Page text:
Many of you are secretly pining for an iPhone 6 or a new boyfriend for Christmas (I want both). But a quick MRT ride to Xindian (新店), followed by a short bus ride to Wulai (烏來), you’ll realize that another world exists outside of first-world winter woes.
Many of us long-term expats have made Taiwan our “home” and as the holiday season rolls around, it’s time to give back to the country that has done so much for us. For the fourth year in a row, the Atayal Organization has co-organized a Christmas charity drive for the children of the Atayal community in Wulai.
Their efforts will culminate in a Christmas show outside of the Wulai Atayal Museum on Sunday. Santa will be handing out donated school supplies, clothes and candies to the local children. There will also be caroling and reveling.
Tony Coolidge, the organization’s executive director, moved from the US to Taiwan five and a half years ago after the passing of his Atayal mother. Since then, he has considered Wulai his “spiritual home.”
“Coming to Taiwan to discover [my] roots has been part of my healing and reconnecting with a sense of family,” Coolidge told the Taipei Times. “I am always at peace when I’m amongst the mountains, clouds and butterflies — the Aboriginal people of Wulai are my family, so I feel a calling to do what I can to give back.”
The idea behind “Christmas in Wulai” originated from him and his friend Gary Smoke, who now serves as the organization’s director of international relations.
“Since I was already known in social circles as a Santa Claus every holiday season, Tony and I decided to join forces to give back to the Wulai Aboriginal community together,” said Smoke (spoiler alert: Smoke is Santa).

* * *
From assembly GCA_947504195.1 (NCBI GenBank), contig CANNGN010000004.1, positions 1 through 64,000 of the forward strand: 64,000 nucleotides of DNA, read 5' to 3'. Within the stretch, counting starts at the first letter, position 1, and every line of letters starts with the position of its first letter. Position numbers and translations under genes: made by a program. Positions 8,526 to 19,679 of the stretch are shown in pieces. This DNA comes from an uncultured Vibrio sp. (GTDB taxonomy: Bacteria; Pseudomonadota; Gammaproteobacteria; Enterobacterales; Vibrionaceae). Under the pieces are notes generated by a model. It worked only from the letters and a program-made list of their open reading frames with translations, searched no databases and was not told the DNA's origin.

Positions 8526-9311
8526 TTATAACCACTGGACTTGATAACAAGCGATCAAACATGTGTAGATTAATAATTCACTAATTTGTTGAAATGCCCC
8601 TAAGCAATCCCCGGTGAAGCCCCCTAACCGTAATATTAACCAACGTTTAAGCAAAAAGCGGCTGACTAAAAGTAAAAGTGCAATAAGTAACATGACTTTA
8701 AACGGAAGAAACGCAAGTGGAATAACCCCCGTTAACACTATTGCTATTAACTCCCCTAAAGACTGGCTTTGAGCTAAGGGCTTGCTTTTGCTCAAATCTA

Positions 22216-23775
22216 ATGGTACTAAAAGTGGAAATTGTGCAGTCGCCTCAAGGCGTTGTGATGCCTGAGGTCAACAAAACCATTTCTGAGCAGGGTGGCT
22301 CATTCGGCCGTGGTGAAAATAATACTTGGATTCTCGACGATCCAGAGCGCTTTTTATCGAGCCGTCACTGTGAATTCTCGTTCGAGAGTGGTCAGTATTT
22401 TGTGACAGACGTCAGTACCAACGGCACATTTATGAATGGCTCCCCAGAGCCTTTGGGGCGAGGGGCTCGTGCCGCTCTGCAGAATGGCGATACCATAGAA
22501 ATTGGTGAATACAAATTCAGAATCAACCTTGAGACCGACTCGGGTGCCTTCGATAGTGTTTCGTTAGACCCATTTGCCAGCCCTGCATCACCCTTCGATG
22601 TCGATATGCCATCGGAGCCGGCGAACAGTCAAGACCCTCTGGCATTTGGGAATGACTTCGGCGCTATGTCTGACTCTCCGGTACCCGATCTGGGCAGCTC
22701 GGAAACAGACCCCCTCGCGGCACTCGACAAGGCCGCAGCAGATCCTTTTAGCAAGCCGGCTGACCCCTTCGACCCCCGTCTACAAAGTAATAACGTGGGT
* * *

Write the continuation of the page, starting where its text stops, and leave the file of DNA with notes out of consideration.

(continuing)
What: Christmas in Wulai
When: Sunday at 1pm to 4pm
Where: Wulai Atayal Museum (烏來泰雅民族博物館), 12, Wulai St, New Taipei City (新北市烏來街12號), tel: (02) 2661-8162
On the net: www.facebook.com/events/374530622716147/
Smoke adds that “the Wulai children are especially touched when they see that people all over Taiwan and other parts of the world care enough about them to come to their hometown to share their love through their time, efforts and gifts.”
This year the focus has also been on cultural exchange, and, in particular, educating visitors about Aboriginal culture through the picturesque scenery and the museum’s exhibits. Smoke says that this year’s event will be a precursor to a future project the organization is developing to arrange more tours to Wulai for Taiwanese and foreigners to discover its local culture in a non-hyped-up touristy setting.
On the other hand, Coolidge adds, “our event adds a touch of international culture to the lives of local residents — it may help some children realize that there is a bigger world out there beyond Taiwan and inspire them in the future to go beyond the world they know.”